Letters of recommendation

Students ask professors to write letters of recommendation for them. Today’s professors frequently respond by asking the student to write a first draft of the letter. Henry Farrell at CrookedTimber comments on this practice. Obviously the ethics of such a request are questionable. Furthermore it puts the student in a very difficult position. How great can you claim to be and keep a straight face, not to mention a reputation for probity?

That being said, I am not very worried about the practical repercussions. Most people, especially undergraduates, do not know how to write a very good recommendation letter. They fail to realize that such letters, to be effective, should offer very specific and pointed comparisons. Those few students who understand this fact are probably too shy to call themselves “comparable to Greg Mankiw as an undergraduate.” Nor will they write “comparable to your Professor Mediocre [fill in the name yourself!] as an undergraduate.” So if a professor asks the student to write the letter, the professor does not care about the letter or student very much. The resulting letter is likely to be very generic and thus not very effective. In addition, the professor probably has a hard time saying much about the student. This again suggests the letter will be less than overwhelming, no matter who writes it.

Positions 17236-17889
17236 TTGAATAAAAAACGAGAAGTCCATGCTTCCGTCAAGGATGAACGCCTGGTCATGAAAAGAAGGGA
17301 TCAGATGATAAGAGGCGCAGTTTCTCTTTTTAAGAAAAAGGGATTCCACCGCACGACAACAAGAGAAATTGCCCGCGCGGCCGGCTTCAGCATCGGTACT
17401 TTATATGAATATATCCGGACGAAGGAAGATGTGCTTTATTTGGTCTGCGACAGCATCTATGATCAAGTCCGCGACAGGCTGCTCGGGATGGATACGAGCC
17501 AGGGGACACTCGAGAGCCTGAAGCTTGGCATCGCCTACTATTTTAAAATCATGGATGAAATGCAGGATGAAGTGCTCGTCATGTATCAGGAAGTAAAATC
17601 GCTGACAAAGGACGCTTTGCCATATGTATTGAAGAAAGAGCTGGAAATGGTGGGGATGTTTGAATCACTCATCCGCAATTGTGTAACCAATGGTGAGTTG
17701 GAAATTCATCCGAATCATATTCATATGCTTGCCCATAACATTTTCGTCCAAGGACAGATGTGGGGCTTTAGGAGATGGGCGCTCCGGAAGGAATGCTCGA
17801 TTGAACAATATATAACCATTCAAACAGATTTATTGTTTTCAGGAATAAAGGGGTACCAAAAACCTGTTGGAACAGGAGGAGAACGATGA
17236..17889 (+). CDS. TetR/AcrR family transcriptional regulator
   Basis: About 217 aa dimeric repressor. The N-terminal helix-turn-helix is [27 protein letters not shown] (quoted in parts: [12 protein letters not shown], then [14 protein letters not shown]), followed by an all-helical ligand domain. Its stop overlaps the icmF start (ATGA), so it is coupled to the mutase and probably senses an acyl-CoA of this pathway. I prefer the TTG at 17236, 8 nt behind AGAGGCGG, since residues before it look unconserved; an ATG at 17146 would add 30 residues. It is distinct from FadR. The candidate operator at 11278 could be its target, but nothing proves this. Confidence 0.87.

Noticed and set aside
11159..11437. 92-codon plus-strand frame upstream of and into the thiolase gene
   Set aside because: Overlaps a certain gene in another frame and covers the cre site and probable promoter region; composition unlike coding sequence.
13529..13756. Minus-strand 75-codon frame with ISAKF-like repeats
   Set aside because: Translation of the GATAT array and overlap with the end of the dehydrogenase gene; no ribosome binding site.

The really good candidates still will be able to produce credible signals of quality. They will find some professors able to make coherent and specific claims on their behalf. In fact, if professors ask the lesser students to write their own letters, the relative advantage of the very best students may rise.


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